The other day at Wal-Mart, I saw a hijabi woman. She was wearing a dark abaya and scarf.
"There's a hijabi!" I remarked to my husband. "I'll have to mark this sighting in my blog." I said.
"What? I see hijabi's all the time," he said.
"All the time?" I asked cynically.
He said, "Well, it's not like it's so rare to see one." (He saw a hijabi working at Lowe's the other day--which is cool, I think, since Lowe's is a hardware type of store and seems like an unlikely place for a Muslim woman to work--so I was pleasantly surprised to hear that, and it opened up my mind to the possibilities of living in a place where Muslim headscarves were seen in every store---for a minute).
Then I told him that I want to see hijabis everywhere I go, all the time. So often that I wouldn't have to point one out every time I see one. I told him that I don't mind BEING different, I just don't like LOOKING so odd.
He said, "Well you're making it easier for the next hijabi to wear hers out."
I said, "But that's not my goal, really. I know for some hijabi girls that's important to them, to champion a cause, but I just want to..."
"Well, but, it's just a fact," he said. I wasn't so sure about that. I mean, 15 years ago I wore a headscarf in high school--did that make it easier for anybody else back then? If that was 15 years ago--then why haven't they multiplied in number?!
OK. So I'm going to stop here for a moment to discuss something. As I've said before, I started this blog as a way to vent my feelings, make sense of my conflicting thoughts and emotions, and to share my honesty with others. But now that I know that I have some regular readers, I am more self-conscious about what I say and the effect it is having on my readers. And I'm more sensitive to the message it is sending out into the world.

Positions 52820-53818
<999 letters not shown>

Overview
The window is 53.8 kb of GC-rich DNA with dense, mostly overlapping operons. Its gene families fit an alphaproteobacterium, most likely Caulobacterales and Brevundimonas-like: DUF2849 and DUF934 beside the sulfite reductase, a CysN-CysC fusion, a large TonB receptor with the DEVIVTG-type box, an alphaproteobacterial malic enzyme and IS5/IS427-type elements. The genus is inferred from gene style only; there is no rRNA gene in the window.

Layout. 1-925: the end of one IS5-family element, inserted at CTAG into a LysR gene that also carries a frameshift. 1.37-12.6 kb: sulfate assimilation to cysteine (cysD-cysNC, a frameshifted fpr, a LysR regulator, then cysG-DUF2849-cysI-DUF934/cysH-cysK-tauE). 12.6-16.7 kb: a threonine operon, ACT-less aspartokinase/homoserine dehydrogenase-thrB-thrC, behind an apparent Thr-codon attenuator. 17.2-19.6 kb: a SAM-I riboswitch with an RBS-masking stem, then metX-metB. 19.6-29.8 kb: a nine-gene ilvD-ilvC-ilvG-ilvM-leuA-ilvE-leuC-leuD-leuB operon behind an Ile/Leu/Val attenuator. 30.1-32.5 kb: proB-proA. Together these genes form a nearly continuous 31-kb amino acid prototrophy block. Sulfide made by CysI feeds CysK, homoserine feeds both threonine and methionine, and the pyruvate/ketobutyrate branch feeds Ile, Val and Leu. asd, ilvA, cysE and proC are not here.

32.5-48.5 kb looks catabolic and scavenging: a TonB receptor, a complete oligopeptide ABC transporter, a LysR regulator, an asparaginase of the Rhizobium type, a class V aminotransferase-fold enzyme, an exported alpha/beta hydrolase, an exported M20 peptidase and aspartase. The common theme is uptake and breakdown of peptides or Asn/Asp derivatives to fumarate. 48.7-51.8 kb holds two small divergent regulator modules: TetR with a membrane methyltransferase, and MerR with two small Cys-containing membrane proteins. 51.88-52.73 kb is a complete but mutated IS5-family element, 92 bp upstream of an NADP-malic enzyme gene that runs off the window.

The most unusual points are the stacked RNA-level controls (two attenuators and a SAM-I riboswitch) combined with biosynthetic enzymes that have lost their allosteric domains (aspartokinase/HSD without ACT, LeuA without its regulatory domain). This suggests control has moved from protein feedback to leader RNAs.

I realize that most of the posts are me basically complaining about how hard it is to wear a headscarf. I'm starting to wonder if my posting of these feelings and thoughts are doing a disservice, as one of the comments posted, "making a mockery out of something so beautiful." I sure as heck do not want to be doing that.
When I think about it, I realize that when I'm sharing my negative thoughts, my intended audience is mainly to those Non-Muslims who see a hijabi as someone with blind faith and/or as an unexplainable mystery. I think I'm trying (in addition to venting) to show people that we all struggle and we all need some empathy! And we're all the same somehow. Hmm.
When I was in high school wearing hijab, enduring terrible and constant harassment from my class-mates every day, I wrote articles and poems for the school magazine and even gave a speech or two at Islamic centers on the beauty and truth of hijab. But then, after I decided to take off the scarf because I couldn't handle the harassment anymore, I looked back on those articles and speeches and thought...hmm...do I still believe that? I guess I don't. I guess I've changed my mind. It was an embarrassing feeling--to sort of advocate doing something so strongly--and then decide to do the opposite. I don't want to do that again--which is probably why I stick to feeling and complaining about the difficult stuff.
I still do not see the light...but I want to keep looking. I hope this blog helps me do that.